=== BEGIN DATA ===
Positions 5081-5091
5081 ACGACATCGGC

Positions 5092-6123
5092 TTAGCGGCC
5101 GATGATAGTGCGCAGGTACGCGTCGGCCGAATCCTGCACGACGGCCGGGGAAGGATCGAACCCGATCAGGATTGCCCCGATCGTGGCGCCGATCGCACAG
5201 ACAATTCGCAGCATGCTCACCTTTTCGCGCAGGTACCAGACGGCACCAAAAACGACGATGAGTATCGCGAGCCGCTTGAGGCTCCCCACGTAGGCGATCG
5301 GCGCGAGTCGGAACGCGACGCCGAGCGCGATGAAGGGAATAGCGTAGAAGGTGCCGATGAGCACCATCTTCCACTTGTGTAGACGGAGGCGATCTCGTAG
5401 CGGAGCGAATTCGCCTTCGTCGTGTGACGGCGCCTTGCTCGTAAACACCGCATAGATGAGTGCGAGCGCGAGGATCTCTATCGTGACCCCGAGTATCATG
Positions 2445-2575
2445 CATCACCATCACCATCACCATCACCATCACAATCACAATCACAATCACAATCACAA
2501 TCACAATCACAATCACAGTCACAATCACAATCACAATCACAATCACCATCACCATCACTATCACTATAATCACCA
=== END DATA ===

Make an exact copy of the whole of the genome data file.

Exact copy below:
Positions 5081-5091
5081 ACGACATCGGC

Positions 5092-6123
5092 TTAGCGGCC
5101 GATGATAGTGCGCAGGTACGCGTCGGCCGAATCCTGCACGACGGCCGGGGAAGGATCGAACCCGATCAGGATTGCCCCGATCGTGGCGCCGATCGCACAG
5201 ACAATTCGCAGCATGCTCACCTTTTCGCGCAGGTACCAGACGGCACCAAAAACGACGATGAGTATCGCGAGCCGCTTGAGGCTCCCCACGTAGGCGATCG
5301 GCGCGAGTCGGAACGCGACGCCGAGCGCGATGAAGGGAATAGCGTAGAAGGTGCCGATGAGCACCATCTTCCACTTGTGTAGACGGAGGCGATCTCGTAG
5401 CGGAGCGAATTCGCCTTCGTCGTGTGACGGCGCCTTGCTCGTAAACACCGCATAGATGAGTGCGAGCGCGAGGATCTCTATCGTGACCCCGAGTATCATG
Positions 2445-2575
2445 CATCACCATCACCATCACCATCACCATCACAATCACAATCACAATCACAATCACAA
2501 TCACAATCACAATCACAGTCACAATCACAATCACAATCACAATCACCATCACCATCACTATCACTATAATCACCA